I wake to the sound of crying. It’s soft, coming from elsewhere in the house. I look at Ivan. He’s still asleep, his face relaxed. I’m glad the crying hasn’t woken him— Ivan is a real grump when he gets woken up.
Carefully, I work my way out from under the tangle of covers, gently release Ivan’s leg from mine, and get up. I check the clock. 3:33.
Stepping out into the hall, I close the door gently behind me. It’s dark, gray and shadow mixing into a murky background of unknown. At the end of the hall, the nursery door is open, the nightlight spilling out into the hall. I can hear the crying better now.
I rub the sleep from my eyes as I walk down the hall. Looking up, I see a shadow fleet across the nursery door. I stop walking, focusing on watching, listening. I see no more movement. The only other noise I hear is the baby crying.
You’re just tired. I continue down the hall, slower now, more cautious.
There it is again. I’m sure of it this time, it was definitely a shadow.
I’m only a foot away from the nursery door. Stopping again, I hold my breath, hoping to be able to hear something other than the baby crying. Nothing.
But I know I saw it that time. There has to be somebody in there.
Breathing again, I take another step.
The crying stops.
The house is still and utterly silent. I can’t hear anything but my own heartbeat, going far faster than it should at this hour. There is not an intake of breath, not the softest rustle of covers, not even a mouse padding the floor. It’s silent, more than silent, like the house itself is waiting for something.
Bracing myself, I turn quickly into the open doorway.
The room is empty, save for the cradle in the middle. The walls are a blank white, the window drapes pulled shut. There is not a single painting, not a mirror, not even a scratch on the wall. Even the outlets are empty, except for the nightlight in the opposite corner. But the cradle, and what’s inside it, is enough to stop me in my tracks.
I forget about the shadow, about any fear I may have had about a stranger in the house. I even forget briefly how to breathe, and when I regain the knowledge, the air tastes bitter and metallic. Fighting the urge to vomit, I stare at the thing in the middle of the room, not able to scream or cry or even move, stunned into stillness.
In the crib sits a mass— that’s the best way I can describe it. It is dark red, and appears to be made of something resembling meat. It doesn’t move, just sits there, a small blob emanating an air of violence.
Extending out from the center of the thing are what seem like arms, five of them, all latched on to the sides of the crib. They are long and sinewy, the same dark red color as the body, and they do not have fingers. Rather, each comes to an end in a point sharper than any knife in my kitchen, sticking right through the wood of the crib.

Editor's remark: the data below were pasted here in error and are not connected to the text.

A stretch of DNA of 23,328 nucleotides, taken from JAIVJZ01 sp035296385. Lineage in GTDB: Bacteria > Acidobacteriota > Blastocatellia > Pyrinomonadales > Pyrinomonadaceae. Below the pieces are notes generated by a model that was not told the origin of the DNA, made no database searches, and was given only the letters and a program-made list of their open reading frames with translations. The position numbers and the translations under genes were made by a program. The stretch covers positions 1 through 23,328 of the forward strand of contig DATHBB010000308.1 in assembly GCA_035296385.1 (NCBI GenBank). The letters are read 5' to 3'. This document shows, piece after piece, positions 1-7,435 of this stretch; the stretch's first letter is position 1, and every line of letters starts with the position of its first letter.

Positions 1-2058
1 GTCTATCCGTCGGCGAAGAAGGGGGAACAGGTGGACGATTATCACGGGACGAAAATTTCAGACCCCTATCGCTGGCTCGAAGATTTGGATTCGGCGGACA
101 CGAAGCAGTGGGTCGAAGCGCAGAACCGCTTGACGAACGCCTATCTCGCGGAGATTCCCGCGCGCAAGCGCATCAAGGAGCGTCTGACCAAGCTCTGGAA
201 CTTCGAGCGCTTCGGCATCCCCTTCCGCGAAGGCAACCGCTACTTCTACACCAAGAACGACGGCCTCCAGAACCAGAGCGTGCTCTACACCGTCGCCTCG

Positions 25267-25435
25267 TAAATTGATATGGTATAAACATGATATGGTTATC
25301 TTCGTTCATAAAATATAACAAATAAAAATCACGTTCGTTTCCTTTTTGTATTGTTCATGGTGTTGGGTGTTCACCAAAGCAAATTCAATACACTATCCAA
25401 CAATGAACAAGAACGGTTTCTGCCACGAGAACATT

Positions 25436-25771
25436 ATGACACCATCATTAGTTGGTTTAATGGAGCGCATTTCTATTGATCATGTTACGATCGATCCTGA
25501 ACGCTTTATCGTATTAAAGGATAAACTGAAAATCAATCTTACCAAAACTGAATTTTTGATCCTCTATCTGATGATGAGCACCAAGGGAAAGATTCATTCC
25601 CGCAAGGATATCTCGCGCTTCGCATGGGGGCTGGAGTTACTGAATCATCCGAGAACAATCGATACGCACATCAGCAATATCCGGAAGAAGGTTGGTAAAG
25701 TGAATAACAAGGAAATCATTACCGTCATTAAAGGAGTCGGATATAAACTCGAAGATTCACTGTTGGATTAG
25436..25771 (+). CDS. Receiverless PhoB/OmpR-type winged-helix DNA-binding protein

Blood begins to drip from the end of the thing’s appendages, pooling onto the floor below. A voice booms, having no discernable source but seeming to come from all around. “Repent,” it growls, its deep tone ringing in my ears as I stand frozen. Finally, my stupor lifts, and I do the only thing I can think of.
Not a small, timid scream, but a blood curdling thing, guttural, coming from deep in my body. It fills the air and reverberates through the house, ringing in my ears. As the sound begins to fade, I hear Ivan rushing out of the bedroom door.
“Nico! What’s going on?”
I don’t reply. His footsteps pound down the hall, racing toward me. I stay facing forward, watching the monstrosity in the crib, the pool of blood that continues to grow on the floor.
Ivan is behind me now. I can hear his breath, ragged and short. “Babe? What’s going on?”
He spins me around until I’m staring into his eyes.
The words seem to be stuck in my throat, almost impossible to get out, so I don’t try. I crumple into him, letting his arms tighten around me. His embrace comforts me, and my heart begins to slow. But I remember the baby, and try to speak with a renewed sense of urgency.
“The… baby… blood,” I manage to choke out.
I look into his eyes, seeing fear that matches mine.
“In the crib. I think it took the baby— It said repent— I don’t know what it is— What is that supposed to mean?”
Ivan stares at me for a long moment, not speaking. When he finally does reply, his voice is soft and gentle. “Nico,” he says slowly, “we don’t have a crib. And we certainly don’t have a baby.”
My terror grows even stronger. I spin around again, facing the room.
A desk against the far wall, littered with pens. Bookshelves full of fiction and reference books. A cluttered table in the center, covered with loose papers and candy wrappers. No crib. No baby. No blood.
“We don’t have a baby,” I whisper, before falling to my knees and vomiting on the carpet.